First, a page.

J.D. Disalvatore Tells It Like It Is

According to out producer and director J.D. Disalvatore, film is the kind of business you’re simply born to be in. "I was always a lover of film and wanted to go into it from about the time I learned to talk," she recently told AfterEllen.com. My first words, as my mother tells me, were ‘I want a director’s cut in my contract.’" 

Disalvatore made waves in 2002 with her short film Gay Propaganda, which took iconic scenes from popular films and gave them a gay spin. "I took all those films I watched as a kid … Casablanca, The Graduate, On Golden Pond, From Here to Eternity and so on, and made them gay. Gay, gay, gay!"

She went on to produce more short films as well as Eating Out 2: Sloppy Seconds, a gay male film billed as "the first gay sequel." Her latest movie, Shelter, premiered at Frameline in San Francisco earlier this month and will also be featured at Outfest in Los Angeles this July.

The self-described "Cecil B. DeMille of 84th Court" has a dry sense of humor and is quick to share war stories and offer advice to the next generation of aspiring lesbian auteurs. And if anyone knows the filmmaking process in and out, it’s Disalvatore, who has worked as a producer, director, editor, visual effects coordinator, script reader and even actor in productions of all shapes and sizes — from a stint doing special effects in commercials and blockbusters to jobs producing independent films on shoestring budgets.

Disalvatore explained her ever-winding career path with characteristic humor. "I went into producing because one of my first professional gigs out here was supervising graduate film production at the American Film Institute, and who knew," she said with a laugh, "I had administrative and management skills!"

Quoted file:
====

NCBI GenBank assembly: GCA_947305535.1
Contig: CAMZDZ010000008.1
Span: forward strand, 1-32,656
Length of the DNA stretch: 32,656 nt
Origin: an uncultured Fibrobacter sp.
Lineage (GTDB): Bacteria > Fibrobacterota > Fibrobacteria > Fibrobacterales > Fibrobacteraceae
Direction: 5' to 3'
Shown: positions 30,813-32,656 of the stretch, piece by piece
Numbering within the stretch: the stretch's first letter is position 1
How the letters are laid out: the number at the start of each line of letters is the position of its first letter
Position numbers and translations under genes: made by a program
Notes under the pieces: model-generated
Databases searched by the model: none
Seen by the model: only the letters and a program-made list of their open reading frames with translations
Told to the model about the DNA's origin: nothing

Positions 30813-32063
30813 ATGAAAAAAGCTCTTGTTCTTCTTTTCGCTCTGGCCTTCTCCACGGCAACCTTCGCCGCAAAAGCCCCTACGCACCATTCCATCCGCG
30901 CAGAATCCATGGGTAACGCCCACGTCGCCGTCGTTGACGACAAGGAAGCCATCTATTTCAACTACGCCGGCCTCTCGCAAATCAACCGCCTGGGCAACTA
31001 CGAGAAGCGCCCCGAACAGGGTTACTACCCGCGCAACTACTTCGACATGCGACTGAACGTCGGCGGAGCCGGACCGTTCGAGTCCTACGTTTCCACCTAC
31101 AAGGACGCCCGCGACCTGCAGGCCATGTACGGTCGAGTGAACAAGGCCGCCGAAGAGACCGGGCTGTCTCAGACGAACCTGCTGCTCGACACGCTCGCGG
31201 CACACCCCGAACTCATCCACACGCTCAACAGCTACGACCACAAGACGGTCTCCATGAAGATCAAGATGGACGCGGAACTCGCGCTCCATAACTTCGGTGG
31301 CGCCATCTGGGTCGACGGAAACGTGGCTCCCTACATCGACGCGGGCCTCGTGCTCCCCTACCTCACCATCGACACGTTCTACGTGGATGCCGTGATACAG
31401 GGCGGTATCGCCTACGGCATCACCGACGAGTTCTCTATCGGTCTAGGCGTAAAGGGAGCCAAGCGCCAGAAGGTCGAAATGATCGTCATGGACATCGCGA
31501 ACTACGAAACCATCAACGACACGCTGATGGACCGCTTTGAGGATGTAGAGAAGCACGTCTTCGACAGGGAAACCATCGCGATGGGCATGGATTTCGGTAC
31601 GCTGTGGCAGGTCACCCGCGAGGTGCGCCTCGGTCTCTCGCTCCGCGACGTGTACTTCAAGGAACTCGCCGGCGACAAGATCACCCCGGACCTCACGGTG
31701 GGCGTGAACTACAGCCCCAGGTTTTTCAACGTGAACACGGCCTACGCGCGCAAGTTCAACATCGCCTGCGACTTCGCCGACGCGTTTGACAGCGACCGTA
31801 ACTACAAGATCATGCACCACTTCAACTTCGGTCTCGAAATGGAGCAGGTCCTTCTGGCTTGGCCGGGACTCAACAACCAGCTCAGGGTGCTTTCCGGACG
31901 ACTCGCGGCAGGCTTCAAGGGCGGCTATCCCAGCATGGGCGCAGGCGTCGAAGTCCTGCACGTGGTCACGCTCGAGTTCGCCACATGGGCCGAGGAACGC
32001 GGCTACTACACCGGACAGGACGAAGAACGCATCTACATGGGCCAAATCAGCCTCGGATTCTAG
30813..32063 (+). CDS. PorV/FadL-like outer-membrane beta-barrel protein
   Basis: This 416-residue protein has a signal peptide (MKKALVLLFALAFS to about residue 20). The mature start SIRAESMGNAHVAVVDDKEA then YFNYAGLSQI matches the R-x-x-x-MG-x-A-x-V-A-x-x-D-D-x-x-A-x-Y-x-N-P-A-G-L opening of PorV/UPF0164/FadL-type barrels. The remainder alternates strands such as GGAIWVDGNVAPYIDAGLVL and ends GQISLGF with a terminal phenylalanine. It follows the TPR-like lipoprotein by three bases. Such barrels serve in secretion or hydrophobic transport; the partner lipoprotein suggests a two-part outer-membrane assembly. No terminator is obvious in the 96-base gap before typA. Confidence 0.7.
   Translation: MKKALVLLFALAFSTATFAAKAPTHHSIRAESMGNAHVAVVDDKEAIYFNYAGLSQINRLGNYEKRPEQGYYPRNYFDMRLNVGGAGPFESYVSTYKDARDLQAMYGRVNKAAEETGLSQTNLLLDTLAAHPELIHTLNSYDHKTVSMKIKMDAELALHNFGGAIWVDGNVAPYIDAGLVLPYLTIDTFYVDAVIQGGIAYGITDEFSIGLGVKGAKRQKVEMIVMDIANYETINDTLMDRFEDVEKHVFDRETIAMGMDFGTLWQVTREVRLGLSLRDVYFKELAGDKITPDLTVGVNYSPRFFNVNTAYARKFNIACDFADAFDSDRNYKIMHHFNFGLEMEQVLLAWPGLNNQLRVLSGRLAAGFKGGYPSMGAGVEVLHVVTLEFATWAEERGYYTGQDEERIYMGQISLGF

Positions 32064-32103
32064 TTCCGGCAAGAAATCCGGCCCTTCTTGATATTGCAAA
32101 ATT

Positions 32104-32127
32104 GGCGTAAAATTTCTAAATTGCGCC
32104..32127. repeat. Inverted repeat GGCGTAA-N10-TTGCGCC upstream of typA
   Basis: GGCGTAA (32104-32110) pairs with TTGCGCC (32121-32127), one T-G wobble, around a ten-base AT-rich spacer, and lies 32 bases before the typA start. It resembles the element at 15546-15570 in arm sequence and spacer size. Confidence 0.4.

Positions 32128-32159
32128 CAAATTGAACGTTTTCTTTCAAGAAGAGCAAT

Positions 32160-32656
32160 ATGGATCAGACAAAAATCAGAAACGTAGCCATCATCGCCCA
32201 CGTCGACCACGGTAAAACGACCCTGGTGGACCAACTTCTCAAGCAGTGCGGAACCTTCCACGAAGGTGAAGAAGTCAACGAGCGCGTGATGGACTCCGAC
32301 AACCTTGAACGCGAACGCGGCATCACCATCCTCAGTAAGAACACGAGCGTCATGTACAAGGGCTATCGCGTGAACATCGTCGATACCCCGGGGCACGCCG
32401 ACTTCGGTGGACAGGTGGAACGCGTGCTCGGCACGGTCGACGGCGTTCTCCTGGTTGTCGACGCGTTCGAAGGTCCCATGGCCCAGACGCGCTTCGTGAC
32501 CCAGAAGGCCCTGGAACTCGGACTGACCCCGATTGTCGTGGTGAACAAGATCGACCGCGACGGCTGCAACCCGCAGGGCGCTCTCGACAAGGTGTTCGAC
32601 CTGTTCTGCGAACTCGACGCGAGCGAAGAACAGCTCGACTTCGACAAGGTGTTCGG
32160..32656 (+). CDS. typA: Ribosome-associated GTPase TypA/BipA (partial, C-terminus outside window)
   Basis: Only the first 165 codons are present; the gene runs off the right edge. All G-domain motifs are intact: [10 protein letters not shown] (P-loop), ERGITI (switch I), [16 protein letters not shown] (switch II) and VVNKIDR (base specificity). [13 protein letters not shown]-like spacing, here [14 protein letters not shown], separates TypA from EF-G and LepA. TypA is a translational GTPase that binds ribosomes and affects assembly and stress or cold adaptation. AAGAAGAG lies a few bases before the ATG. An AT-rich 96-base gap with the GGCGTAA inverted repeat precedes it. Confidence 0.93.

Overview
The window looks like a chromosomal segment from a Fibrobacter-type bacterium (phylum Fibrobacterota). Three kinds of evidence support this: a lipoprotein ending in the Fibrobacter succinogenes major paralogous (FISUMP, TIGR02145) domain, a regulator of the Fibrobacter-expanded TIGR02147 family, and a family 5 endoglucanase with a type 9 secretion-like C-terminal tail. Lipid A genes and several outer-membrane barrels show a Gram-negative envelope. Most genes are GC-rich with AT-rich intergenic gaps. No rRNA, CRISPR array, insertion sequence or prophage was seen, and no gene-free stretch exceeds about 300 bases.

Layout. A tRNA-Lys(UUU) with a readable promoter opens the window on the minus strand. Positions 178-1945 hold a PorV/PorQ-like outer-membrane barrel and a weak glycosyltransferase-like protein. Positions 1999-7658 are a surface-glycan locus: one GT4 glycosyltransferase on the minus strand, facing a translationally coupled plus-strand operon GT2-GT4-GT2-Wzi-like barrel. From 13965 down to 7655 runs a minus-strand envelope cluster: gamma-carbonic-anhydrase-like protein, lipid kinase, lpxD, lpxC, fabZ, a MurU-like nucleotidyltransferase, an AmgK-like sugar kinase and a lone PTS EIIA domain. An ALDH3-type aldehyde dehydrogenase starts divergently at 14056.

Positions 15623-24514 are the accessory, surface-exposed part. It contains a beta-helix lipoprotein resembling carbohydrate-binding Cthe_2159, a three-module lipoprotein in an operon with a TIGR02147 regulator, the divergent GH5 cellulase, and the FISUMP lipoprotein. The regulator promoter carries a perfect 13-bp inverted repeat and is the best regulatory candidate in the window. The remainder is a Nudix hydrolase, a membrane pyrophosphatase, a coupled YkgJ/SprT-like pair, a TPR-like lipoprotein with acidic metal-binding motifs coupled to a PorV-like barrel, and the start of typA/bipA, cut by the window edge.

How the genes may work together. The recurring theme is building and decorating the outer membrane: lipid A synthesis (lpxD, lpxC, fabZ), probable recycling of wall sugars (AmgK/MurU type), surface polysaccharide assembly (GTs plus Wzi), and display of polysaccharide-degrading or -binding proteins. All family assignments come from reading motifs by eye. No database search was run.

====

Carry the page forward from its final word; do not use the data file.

She continued: "I went into visual effects and commercials because producing skills are producing skills: If you can manage a mad house, you can do it in any field. I cut my teeth on indie film. Once you can do that, making the jump anywhere else is easy."

And though she’s worked on a wide range of films, she prefers working on the smaller productions. She cited the lack of creative control in larger undertakings as a real selling point for the indies. "Making smaller films, you have more of an opportunity to make stories you really care about," she said. "Take risks. Be creative."

It seems that she followed her own advice with Gay Propaganda. "The inspiration for Gay Propaganda was the whole concept of ‘What would it have been like when we were growing up if we could have seen images of ourselves in film?’" she explained. "When I was a kid, the only gay person I ever saw was Paul Lynde in the center square [of Hollywood Squares]. And that’s pretty sad when you consider the hundreds of movies I saw before I came across my first lesbian [in] The Hunger. I was 19."

J.D. Disalvatore in a scene from Goodfaigolas

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